When you enable MFA for many popular services they provide you with 10 recovery codes that will allow you to temporarily disable or update your MFA settings with their service in the event that your device is lost, stolen, or simply stops working.

But why do they generate 10 codes? It's counter-intuitive to me that there would be more than a single recovery code generated.

Is security not weakened by virtue of the fact that there are 10 codes, not one? If there's only one code the attacker must "guess" that particular code out of all possibilities. But if there's 10 codes then an attacker only needs to guess 1 of the 10 out of all the possibilities which I understand as a ten-fold increase in the probability of a successful attack.

Can anyone shed some light on the reasoning behind this?

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    Wouldn't that just mean that instead of 1 in gazilion (say 2^128, in case of a 128 bit key), you now have 10 in gazillion possibilities? Hardly an improvement; and a better usability (you could store different keys in different places; or share them partially with someone you trust)
    – ndrix
    Commented Jan 11, 2017 at 7:04

1 Answer 1


The codes are normally one time use, so providing more than one is most likely a convenience to the end user. For example, maybe the user needs to login but doesn't have the chance to change their security settings until a later time. Or maybe there was an error in the login and now they are completely locked out if they didn't have additional codes.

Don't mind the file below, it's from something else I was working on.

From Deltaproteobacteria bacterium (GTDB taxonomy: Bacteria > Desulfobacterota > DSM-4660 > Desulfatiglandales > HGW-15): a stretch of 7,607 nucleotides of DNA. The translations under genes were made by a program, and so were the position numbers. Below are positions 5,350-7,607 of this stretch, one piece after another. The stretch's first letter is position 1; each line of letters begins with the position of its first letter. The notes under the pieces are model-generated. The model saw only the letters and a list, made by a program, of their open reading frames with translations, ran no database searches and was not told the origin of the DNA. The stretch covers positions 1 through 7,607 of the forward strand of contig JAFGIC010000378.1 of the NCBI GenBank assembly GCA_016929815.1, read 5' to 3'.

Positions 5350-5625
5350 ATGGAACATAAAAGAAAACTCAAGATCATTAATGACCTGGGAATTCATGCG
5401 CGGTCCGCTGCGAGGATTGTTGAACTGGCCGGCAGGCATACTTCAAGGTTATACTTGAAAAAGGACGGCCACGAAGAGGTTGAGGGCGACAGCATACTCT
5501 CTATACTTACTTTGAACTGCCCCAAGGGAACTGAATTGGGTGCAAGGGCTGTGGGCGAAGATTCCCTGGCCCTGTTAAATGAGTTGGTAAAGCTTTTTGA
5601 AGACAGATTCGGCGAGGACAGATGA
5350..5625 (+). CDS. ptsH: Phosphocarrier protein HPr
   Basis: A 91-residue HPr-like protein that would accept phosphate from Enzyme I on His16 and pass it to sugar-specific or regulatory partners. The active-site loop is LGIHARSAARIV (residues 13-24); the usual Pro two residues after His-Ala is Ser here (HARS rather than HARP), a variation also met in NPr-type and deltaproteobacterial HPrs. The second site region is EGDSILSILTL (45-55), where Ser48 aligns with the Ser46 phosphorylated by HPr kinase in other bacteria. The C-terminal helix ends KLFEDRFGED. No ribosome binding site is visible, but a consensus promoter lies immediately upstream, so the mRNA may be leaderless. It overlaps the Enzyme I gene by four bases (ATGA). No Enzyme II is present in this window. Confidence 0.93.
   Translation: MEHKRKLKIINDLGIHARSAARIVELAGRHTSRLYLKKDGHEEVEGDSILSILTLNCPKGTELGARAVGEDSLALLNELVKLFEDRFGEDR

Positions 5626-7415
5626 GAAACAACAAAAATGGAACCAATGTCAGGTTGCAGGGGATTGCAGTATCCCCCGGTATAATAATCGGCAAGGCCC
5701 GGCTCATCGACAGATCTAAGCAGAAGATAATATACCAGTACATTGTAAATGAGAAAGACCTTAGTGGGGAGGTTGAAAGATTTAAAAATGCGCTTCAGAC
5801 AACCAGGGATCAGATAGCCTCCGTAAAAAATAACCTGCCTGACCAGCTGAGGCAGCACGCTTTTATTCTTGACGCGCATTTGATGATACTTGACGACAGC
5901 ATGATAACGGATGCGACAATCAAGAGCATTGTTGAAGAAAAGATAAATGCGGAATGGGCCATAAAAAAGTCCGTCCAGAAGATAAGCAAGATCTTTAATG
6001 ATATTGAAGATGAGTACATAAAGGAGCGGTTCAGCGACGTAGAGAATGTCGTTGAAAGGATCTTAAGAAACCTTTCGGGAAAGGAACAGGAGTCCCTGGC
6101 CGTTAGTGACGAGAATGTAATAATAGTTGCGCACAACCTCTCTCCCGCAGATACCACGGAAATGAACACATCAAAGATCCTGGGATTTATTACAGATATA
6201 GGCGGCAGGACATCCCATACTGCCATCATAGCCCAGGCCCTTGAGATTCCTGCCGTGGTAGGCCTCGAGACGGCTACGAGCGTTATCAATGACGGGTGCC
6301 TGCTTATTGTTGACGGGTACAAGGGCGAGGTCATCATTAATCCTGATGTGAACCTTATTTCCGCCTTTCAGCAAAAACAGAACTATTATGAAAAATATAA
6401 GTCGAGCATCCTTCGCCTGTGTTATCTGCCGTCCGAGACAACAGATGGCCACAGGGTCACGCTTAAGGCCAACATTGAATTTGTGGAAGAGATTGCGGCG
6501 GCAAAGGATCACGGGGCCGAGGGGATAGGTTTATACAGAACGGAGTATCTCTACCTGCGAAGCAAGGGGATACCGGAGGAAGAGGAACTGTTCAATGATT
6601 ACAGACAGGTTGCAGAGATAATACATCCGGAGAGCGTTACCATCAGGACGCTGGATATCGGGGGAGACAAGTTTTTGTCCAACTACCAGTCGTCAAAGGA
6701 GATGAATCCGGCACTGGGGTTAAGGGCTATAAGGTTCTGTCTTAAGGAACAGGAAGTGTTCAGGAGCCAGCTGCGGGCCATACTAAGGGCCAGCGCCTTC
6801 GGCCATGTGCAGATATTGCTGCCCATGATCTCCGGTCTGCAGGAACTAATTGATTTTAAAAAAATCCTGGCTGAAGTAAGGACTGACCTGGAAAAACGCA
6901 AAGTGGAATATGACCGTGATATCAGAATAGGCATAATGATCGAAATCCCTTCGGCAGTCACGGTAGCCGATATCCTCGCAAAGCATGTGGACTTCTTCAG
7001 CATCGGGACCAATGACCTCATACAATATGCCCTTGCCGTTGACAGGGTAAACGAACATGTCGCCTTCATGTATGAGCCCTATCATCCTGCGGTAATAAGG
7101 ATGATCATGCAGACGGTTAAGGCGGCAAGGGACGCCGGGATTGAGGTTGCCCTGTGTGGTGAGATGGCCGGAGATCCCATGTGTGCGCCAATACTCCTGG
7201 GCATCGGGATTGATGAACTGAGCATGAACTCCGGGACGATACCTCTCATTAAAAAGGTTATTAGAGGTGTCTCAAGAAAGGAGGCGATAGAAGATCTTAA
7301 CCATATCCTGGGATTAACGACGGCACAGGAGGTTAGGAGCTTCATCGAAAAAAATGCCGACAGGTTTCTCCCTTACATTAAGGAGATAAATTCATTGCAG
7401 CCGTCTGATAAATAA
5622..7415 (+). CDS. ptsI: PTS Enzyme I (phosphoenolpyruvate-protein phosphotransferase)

Many of the services also email you when the backup keys are used, so you are instantly notified.

I would assume many of the services also take precautions to thwart brute force attempts, whether that be by rate limiting, lock outs, black listing or notifications to the account owner.

I remember reading about how the recovery keys are generated and saved, but I can not find the source now. From what I remember, there are like 1000, or maybe a lot more than that, pre generated recovery keys. They provide 10 for you to use that are active, and when one is used, it is no longer usable and now there are less available recovery keys over all (999).

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